Continuing from last week’s talk about identity in games, I wanted to talk this week about how technology and gender expression work together. Technology is often male built and male oriented. This can be seen in such diverse places as the plans for low-income housing or the design of an airplane. A lot of this stems from the exclusion of women from the development of new technological platforms.
I particularly like the term “brogrammer” when it comes to the male dominated profession of computer programmer. One paper noted that the programming field expects workers to devote themselves entirely to being constantly available to overtime work, which conflicts with societal expectations of women to be family oriented to keep women out of the profession.
Another metaphor that’s interesting is the idea of gender and technology as a personal house, which can be customized and decorated with a user’s personal identity in order to better fit into society as a whole. One of the more interesting recent examples is the change earlier this year featuring more fluid spectrums of gender and sexuality as self-identification options in Facebook. One queer blogger said that in many ways, technology opening a dialogue is more important than the actual outcome. What’s important is visibility, but the same blogger also says that the identity as a human being should outshine things like gender, which is a healthy attitude to take, considering the cultural and emotional baggage that gender carries with it.
As male-centric as technology is, it can be even more unwelcoming to GLBT people. The fact of the matter is that though women may be systematically excluded; there is no shame in and of itself of being one. GLBT, however, carries many social stigmas with those categories, which may vary by culture from being mildly unusual to being marked for public execution.
I talked last week about role-playing. Online identities play into the role of the persona – a constructed social image geared for a specific purpose. Cross-play, in games, doesn’t erase gender, but adds another layer. The player and their character or persona in a technological world merge together to become a male playing a male, or a female playing a neutral gendered entity. Technology doesn’t erase the base gender of the person using it, but adds another world on top of the real world that adds another gender. It’s sort of like Augmented Reality – it doesn’t replace one world, merely adds another upon it. For instance, a man playing a female character will act much more sexually promiscuous than a female playing male because men are trained to see women as objects of sexual desire. Male characters are instantly accepted as male players, while female personae are often treated with an air of suspicion.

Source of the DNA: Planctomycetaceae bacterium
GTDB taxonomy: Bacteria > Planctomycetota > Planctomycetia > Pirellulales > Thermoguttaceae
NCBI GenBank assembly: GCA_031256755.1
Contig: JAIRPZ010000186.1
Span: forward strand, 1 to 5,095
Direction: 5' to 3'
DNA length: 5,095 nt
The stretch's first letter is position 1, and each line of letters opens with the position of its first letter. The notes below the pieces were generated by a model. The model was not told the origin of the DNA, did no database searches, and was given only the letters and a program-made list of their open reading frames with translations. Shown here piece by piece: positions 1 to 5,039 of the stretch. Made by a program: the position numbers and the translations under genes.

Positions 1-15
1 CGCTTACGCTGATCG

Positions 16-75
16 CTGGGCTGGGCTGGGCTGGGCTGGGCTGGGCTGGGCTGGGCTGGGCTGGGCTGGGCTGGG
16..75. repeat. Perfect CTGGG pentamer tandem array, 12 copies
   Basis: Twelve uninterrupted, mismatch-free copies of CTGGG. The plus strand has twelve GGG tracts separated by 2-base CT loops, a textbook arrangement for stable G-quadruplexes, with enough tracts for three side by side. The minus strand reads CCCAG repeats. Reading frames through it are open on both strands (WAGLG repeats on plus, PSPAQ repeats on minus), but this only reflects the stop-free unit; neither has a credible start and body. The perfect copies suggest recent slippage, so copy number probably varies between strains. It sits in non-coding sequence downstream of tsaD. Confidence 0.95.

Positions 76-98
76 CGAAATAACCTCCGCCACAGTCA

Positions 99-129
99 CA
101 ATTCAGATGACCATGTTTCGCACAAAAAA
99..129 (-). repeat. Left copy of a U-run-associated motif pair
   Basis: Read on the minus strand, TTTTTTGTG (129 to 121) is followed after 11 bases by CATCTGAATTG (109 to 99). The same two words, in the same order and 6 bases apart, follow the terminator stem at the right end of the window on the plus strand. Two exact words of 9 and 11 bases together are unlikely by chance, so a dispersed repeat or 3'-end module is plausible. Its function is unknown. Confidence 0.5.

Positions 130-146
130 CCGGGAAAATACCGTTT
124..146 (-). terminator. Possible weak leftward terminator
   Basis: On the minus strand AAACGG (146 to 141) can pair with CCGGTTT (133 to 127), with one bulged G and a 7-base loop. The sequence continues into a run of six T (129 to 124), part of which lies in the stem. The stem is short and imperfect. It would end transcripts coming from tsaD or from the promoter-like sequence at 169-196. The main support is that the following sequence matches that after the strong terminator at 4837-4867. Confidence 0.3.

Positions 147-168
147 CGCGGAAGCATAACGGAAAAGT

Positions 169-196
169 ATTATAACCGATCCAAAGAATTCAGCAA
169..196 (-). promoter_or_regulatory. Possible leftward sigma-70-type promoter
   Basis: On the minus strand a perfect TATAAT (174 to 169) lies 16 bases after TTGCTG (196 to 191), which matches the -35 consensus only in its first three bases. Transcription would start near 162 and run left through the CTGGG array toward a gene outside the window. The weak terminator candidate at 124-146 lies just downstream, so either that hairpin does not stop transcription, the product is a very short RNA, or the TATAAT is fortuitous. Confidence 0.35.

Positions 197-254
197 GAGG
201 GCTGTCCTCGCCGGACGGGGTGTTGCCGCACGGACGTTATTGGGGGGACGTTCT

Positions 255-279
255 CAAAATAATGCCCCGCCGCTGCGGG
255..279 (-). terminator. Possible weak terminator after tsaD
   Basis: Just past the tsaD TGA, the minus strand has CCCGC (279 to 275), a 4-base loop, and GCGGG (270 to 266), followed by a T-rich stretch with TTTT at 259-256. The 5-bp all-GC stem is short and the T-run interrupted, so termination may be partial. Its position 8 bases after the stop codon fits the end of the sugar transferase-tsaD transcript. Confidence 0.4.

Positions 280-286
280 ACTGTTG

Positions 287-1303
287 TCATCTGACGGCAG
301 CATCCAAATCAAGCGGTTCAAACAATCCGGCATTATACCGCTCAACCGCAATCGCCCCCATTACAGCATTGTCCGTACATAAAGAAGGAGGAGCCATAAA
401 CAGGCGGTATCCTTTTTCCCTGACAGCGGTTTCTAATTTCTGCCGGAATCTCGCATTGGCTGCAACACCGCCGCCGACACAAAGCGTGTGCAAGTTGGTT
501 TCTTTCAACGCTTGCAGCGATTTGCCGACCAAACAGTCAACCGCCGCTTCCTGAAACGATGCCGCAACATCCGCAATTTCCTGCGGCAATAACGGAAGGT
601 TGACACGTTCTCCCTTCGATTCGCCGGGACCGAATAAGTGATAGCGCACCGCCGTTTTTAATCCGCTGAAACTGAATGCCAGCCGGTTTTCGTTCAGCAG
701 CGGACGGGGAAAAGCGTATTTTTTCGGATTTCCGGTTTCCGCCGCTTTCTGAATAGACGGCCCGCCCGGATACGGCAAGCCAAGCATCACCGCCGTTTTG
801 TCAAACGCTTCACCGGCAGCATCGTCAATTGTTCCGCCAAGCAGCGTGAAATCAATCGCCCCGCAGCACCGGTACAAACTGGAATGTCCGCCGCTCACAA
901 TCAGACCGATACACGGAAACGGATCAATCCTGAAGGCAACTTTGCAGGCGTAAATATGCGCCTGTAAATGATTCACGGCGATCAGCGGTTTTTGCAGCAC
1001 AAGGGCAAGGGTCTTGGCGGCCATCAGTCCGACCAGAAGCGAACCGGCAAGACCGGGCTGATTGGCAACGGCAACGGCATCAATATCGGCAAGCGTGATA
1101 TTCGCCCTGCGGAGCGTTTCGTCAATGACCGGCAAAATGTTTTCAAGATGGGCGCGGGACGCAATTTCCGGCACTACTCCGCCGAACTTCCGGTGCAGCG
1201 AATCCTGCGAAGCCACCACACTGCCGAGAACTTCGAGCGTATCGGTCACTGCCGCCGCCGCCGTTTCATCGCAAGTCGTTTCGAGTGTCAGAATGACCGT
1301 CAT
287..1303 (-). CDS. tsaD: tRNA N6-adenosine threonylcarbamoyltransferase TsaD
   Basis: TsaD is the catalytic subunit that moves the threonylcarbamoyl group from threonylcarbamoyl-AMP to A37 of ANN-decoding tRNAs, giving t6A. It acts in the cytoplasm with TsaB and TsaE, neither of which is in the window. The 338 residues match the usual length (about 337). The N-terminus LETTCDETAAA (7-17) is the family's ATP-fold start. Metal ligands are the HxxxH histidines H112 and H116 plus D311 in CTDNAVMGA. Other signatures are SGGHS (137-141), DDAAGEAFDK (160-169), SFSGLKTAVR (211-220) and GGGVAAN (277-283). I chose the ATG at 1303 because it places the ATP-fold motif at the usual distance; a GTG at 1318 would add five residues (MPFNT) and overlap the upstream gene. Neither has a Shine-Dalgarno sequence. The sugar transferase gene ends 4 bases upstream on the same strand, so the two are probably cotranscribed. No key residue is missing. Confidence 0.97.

All of this confirms my conclusion last week that technology cannot superseed the expectations society places on gender, but merely adds another layer on top of it.
Women Walking through Plans: Technology, Democracy, and Gender Identity
Author(s): Wiebe E. Bijker and Karin BijsterveldSource: Technology and Culture, Vol. 41, No. 3 (Jul., 2000), pp. 485-515Published by: The Johns Hopkins University Press and the Society for the History of TechnologyStable URL: http://www.jstor.org/stable/25147539
THE IMPACT OF INFORMATION TECHNOLOGY ON IDENTITY: FRAMING THE
Author(s):Hamid Nach (Student)
Ontario Albert Lejeune
École des Sciences de la Gestion
Université du Québec à Montréal
Gender Identity, the Culture of Organizations, and
Women’s IT Careers
Wendy R. Carroll
Acadia University, Canada
Albert J. Mills
Saint Mary’s University, Canada